This was a year that altered her life enormously – not just by dreaming up Harry Potter, her mother also passed away at the end of 1990, and Rowling was extremely close with her, saying that the death brought “guilt and worry and anxiety” into her life.

In the years that followed: she married a Portuguese man, moved to Portugal and would have a daughter – but all of it was not as successful as first envisioned.
From it suicidal thoughts weaved their way into her every day, and she had hit rock-bottom.

Returning to 1994 she decided to make the return to the UK, and to Edinburgh to be with her baby sister Dianne.

J.K. returned as a shattered, divorced version of herself, & a single mother. She was as poor as poor could be without being homeless.
But no matter what her financial position was – she never lost her ideas for Harry Potter.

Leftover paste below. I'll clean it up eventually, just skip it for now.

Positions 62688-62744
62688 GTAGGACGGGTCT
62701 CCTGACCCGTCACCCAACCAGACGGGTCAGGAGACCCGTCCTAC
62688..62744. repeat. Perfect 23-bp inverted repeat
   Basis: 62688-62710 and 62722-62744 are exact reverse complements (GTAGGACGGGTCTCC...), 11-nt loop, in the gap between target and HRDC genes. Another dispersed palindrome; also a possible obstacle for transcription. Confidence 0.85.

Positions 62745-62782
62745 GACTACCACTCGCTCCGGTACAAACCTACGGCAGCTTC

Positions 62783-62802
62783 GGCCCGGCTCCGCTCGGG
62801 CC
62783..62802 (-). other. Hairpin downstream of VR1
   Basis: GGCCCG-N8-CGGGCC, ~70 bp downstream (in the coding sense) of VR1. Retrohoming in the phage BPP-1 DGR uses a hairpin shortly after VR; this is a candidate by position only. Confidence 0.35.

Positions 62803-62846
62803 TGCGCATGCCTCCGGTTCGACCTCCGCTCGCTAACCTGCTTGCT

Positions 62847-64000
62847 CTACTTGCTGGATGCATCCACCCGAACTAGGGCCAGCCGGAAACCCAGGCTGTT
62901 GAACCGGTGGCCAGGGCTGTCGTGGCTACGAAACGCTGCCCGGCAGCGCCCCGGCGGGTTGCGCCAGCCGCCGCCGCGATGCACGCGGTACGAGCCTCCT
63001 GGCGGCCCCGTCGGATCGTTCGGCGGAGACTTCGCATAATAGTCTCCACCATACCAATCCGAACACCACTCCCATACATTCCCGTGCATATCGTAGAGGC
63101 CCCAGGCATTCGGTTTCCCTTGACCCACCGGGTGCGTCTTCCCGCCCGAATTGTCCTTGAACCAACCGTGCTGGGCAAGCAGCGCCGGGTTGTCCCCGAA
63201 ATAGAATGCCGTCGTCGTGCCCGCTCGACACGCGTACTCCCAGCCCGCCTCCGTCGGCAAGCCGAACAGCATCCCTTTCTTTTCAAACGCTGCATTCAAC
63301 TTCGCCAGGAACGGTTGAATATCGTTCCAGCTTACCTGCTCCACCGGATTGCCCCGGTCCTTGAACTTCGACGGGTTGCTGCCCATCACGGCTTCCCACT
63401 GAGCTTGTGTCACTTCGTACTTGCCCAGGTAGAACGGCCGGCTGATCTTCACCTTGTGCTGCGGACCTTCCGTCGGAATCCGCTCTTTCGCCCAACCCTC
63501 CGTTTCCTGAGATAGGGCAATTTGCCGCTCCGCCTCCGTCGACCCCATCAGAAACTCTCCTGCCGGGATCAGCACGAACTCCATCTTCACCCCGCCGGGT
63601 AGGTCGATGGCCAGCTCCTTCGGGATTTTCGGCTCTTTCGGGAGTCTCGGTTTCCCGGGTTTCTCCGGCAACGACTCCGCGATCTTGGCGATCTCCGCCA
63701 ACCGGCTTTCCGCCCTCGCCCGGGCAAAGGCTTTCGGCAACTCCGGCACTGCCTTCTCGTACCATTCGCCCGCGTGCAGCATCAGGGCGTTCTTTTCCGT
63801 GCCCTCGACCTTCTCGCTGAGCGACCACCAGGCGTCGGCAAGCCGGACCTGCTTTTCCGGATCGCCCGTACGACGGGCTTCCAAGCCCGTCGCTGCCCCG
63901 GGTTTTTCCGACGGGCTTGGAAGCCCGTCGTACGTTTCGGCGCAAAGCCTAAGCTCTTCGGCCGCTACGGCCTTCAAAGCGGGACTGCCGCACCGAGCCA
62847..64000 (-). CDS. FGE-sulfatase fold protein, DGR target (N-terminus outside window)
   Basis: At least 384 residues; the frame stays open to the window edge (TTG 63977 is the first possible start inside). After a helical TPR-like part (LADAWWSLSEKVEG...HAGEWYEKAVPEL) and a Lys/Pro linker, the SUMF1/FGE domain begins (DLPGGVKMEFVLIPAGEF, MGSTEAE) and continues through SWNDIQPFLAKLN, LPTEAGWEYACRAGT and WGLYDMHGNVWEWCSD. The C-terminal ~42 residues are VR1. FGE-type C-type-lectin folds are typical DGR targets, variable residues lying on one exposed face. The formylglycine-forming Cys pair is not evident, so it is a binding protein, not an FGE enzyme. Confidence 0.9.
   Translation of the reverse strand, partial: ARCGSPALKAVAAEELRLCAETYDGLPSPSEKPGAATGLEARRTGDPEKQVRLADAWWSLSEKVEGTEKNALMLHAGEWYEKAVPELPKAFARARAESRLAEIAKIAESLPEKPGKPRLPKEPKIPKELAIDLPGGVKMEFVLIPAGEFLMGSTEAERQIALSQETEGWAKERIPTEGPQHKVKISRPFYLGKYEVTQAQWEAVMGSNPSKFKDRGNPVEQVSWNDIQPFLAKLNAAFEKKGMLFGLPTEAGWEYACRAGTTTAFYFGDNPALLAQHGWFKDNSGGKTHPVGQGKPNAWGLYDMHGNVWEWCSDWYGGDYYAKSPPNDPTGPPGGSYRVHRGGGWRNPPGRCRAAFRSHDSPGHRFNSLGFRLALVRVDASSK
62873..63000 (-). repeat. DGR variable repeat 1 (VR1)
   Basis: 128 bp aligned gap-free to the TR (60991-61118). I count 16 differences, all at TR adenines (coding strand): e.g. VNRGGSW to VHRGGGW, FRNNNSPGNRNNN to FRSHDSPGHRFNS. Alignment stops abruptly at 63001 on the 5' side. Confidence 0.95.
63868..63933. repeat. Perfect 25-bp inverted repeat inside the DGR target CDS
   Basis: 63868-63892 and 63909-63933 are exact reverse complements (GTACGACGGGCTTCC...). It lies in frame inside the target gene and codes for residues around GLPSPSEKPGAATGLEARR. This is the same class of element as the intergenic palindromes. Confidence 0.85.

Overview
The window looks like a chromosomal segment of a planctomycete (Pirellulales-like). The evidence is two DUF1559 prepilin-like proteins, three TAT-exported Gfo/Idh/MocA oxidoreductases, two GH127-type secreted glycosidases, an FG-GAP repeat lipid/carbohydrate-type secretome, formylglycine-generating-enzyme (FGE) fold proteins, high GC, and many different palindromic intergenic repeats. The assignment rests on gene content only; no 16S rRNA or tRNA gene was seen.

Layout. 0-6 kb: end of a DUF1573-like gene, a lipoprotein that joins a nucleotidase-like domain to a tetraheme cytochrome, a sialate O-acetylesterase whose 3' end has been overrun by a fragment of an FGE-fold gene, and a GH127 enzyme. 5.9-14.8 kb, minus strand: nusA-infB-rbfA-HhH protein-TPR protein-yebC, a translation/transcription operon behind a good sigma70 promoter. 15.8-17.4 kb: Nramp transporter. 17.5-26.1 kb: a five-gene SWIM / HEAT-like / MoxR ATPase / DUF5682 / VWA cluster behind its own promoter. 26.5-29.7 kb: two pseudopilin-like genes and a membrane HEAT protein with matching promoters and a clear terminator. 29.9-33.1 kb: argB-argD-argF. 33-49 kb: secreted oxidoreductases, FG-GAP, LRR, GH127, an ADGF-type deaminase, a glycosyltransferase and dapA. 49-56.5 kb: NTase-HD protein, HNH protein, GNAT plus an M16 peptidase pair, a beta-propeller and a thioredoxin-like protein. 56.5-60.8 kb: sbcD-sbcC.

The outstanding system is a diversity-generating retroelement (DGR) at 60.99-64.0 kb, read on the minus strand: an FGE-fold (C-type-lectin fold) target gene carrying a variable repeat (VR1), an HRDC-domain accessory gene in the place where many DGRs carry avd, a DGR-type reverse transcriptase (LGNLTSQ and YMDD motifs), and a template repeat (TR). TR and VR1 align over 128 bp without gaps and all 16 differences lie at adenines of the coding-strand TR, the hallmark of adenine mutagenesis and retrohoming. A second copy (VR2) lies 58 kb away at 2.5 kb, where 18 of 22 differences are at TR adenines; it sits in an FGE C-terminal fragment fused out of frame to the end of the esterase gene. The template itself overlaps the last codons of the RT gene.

They started to flood her mind again.

Giving herself just one year to complete it– she would spend a great deal of time in Edinburgh’s coffee shops – ‘Nicolson’s Café’ and ‘Elephant House Café’ mostly. In fact, she’s quoted as saying that coffee shops were great because the cost of coffee was cheaper than heating her home. For hours her tiny daughter would lay beside her sleeping whilst Rowling wrote.

You see “this is a city people quite literally fall in love with”, no exception for Rowling – the old world feel, the gothic architecture, hidden pockets of mystery are scattered through the city and an even bustling pace of other creatives is evident. When it came to building the books – characters, locations and imagery were all vastly inspired by Edinburgh.

J.K. Rowling’s days were either spent wandering the city or in coffee shops.
When she wandered, she passed places like George Heriot’s School – the most expensive in the area but the only one offering Single-Parent Scholarships – it also comprises of 4 towers and 4 houses… are we taking note? Combine that with the likes of Edinburgh Castle which can be seen from George Heriot’s – and ideas for Hogwarts developed, Edinburgh Castle was intriguing to her being mounted on a large ‘rock’.